A new study indicates that French horn players are in danger of developing noise-induced hearing loss. This risk for horn players is reported as the highest among professional orchestral musicians.
Where are those ear plugs I bought a few years ago?
Cornerstones of creativity
While this study dates from 1968, there are some contemporary lessons to be gleaned. The basic idea to this reader is that creativity is something that we are all born with, and if we are not careful, it can be lost.
Practice make perfect?
In a related study, the term perfectionist is taken to task.
Many famous artists have run into this problem and have been so bothered with it, that they decided to take their own lives. While playing the horn and aiming for perfect results may not drive you to do the same, there is something to take to heart when reading this article.
There is perhaps a difference between playing something perfectly and aiming for excellence and high standards.
Everyone is a critic
Taking this train-of-thought further, when studying music and preparing for a career in music, a student may experience a lot of criticism. In some cases harsh criticism can be motivating, but in other cases it can deliver injury if given in extreme or if taken too personally.
Speaking for myself, I once had a well-known teacher tell me to give up on music and to do something else. At the time, this news was harsh and heartbreaking. I stopped studying with that teacher and moved on to another teacher who was more supportive and positive. Fast forward to today and here I am, with a day-job outside of music.
What are your thoughts on mean teachers? Should you do yourself a favor and take it in stride, or should you move on (or even fight back)?
(While you are at it, take a look a some of the articles here at Horn Matters on the topic of narcissism.)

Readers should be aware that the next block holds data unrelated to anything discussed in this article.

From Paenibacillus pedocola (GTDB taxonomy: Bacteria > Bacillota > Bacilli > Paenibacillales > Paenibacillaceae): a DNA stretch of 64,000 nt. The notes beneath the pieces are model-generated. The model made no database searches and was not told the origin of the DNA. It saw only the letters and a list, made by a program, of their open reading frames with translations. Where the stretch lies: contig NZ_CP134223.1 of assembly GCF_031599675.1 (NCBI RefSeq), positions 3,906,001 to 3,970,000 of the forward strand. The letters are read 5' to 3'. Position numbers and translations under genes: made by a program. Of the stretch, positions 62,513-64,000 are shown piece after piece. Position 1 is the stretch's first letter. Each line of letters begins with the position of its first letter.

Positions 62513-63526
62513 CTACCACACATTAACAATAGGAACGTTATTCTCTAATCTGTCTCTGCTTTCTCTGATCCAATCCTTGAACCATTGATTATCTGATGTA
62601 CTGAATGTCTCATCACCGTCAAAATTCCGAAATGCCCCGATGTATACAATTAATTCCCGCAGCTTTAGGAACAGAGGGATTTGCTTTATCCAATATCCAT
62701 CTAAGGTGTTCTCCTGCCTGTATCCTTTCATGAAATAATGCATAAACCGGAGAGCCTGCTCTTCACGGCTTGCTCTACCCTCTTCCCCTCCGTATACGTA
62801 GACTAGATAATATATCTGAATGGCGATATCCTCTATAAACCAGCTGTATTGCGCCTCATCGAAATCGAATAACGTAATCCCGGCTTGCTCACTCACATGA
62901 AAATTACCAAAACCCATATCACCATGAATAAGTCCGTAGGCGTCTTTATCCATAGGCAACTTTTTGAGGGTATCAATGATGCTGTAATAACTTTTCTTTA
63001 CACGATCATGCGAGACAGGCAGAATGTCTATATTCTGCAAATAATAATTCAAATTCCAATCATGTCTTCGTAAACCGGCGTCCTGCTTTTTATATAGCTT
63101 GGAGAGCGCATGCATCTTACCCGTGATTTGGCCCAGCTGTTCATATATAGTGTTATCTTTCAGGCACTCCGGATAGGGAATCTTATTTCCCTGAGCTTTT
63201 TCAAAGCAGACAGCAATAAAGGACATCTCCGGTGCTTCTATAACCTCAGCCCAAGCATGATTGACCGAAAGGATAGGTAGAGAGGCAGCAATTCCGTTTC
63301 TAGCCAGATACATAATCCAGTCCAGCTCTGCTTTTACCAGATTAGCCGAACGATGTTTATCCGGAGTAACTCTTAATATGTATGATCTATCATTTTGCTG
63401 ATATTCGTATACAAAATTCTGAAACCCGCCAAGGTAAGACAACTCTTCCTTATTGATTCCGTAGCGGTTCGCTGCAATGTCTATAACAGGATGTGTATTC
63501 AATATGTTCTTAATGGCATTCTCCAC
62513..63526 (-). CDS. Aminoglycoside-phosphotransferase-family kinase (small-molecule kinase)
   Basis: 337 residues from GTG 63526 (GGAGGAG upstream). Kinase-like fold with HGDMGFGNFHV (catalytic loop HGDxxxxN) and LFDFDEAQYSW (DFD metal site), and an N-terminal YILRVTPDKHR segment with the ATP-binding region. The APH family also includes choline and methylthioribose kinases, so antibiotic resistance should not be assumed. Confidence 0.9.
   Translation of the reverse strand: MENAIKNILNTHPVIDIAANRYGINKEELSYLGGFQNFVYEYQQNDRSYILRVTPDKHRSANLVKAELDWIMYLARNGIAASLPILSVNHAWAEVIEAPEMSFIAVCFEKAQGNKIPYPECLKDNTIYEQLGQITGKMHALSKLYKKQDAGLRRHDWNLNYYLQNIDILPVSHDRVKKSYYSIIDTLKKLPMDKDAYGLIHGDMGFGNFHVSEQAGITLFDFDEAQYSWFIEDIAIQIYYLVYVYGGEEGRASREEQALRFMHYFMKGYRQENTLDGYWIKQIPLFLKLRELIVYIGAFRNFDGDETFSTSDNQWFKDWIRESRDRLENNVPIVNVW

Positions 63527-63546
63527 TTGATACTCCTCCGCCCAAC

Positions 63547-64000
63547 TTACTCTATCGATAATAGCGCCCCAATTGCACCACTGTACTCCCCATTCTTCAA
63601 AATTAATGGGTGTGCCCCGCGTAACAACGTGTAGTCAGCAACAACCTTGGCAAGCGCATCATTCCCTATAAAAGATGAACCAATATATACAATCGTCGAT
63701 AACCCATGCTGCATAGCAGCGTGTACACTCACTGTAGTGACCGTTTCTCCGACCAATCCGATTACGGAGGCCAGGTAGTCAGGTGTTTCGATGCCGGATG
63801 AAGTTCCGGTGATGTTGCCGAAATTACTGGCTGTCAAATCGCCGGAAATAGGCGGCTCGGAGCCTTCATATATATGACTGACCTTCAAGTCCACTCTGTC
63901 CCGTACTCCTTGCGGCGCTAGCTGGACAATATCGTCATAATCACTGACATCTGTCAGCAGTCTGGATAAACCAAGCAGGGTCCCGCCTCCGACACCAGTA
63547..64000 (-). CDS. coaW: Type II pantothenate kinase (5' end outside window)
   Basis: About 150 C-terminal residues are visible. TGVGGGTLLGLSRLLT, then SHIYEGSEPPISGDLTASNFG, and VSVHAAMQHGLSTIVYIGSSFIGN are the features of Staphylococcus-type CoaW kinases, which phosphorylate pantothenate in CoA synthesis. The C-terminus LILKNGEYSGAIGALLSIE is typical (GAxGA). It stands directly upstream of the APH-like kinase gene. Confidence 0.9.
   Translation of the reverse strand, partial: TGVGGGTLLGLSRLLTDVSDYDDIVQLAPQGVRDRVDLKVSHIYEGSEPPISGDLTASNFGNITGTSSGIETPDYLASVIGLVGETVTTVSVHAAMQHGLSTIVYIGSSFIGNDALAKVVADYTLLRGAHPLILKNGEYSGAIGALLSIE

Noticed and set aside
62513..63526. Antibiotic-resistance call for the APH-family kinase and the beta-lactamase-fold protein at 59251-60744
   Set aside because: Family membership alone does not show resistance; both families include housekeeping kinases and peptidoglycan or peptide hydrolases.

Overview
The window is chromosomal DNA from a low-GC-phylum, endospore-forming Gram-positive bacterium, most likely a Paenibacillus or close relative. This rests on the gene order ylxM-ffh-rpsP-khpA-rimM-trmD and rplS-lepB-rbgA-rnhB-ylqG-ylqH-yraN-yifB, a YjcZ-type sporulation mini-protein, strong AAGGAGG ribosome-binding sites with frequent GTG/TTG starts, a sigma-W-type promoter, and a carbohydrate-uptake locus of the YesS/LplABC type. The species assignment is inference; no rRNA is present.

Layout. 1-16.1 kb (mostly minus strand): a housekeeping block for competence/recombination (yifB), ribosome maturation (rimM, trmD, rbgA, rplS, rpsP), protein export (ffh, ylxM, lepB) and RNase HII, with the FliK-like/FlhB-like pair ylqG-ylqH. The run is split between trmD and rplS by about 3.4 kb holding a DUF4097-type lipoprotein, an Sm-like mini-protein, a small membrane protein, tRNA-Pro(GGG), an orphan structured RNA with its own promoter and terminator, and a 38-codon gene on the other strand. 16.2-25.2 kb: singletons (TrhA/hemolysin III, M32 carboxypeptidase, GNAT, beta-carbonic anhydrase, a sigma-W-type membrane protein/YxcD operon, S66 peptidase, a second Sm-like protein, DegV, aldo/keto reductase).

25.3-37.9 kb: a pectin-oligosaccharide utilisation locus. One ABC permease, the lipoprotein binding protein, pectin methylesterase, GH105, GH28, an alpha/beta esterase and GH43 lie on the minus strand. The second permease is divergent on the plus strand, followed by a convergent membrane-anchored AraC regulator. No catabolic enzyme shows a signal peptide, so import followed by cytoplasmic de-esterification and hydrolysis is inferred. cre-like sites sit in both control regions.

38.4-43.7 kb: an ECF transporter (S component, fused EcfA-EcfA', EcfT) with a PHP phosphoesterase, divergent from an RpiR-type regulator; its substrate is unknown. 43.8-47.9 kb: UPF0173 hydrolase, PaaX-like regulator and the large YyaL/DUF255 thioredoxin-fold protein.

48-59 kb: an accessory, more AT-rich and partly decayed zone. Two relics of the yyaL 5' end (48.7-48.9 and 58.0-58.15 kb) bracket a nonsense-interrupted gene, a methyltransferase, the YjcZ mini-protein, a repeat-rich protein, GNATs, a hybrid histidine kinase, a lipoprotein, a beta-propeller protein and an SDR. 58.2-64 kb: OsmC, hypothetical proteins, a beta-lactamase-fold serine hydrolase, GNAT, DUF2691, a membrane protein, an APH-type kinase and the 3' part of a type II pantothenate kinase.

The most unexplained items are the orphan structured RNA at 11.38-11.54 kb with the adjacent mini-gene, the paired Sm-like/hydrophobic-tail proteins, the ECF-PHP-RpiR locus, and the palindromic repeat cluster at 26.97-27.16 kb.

Your brain is flawed
The topic of cognitive bias has always been fascinating to me. How is it that one person can think that something is beautiful while another thinks it is absolute trash? This article offers a few answers and ideas to take to heart when thinking about horn playing and your personal preferences for one type of style versus another.
Husband kicked out of house, takes up the P-bone
File this one under “News of the Weird” but the photo on this page says it all. This is what playing on a P-bone will get you.
New resources from Julie Landsman on the Caruso Method
Julie Landsman, former principal horn of the Metropolitan Opera and faculty teacher at the Julliard School of Music, has graciously offered her knowledge, experience and materials for the “Caruso Method.”
While his main instrument was the saxophone, Carmine Caruso has become somewhat of an urban legend among brass players. A hodgepodge of his methods and materials can be found online, but these new resources from Ms. Landsman are probably the most comprehensive and clear. She offers printed materials on her web site and a series of YouTube videos.
The life of an orchestral horn player.
The life of a Viennese horn player.
The life of being happy.
Life in outer space.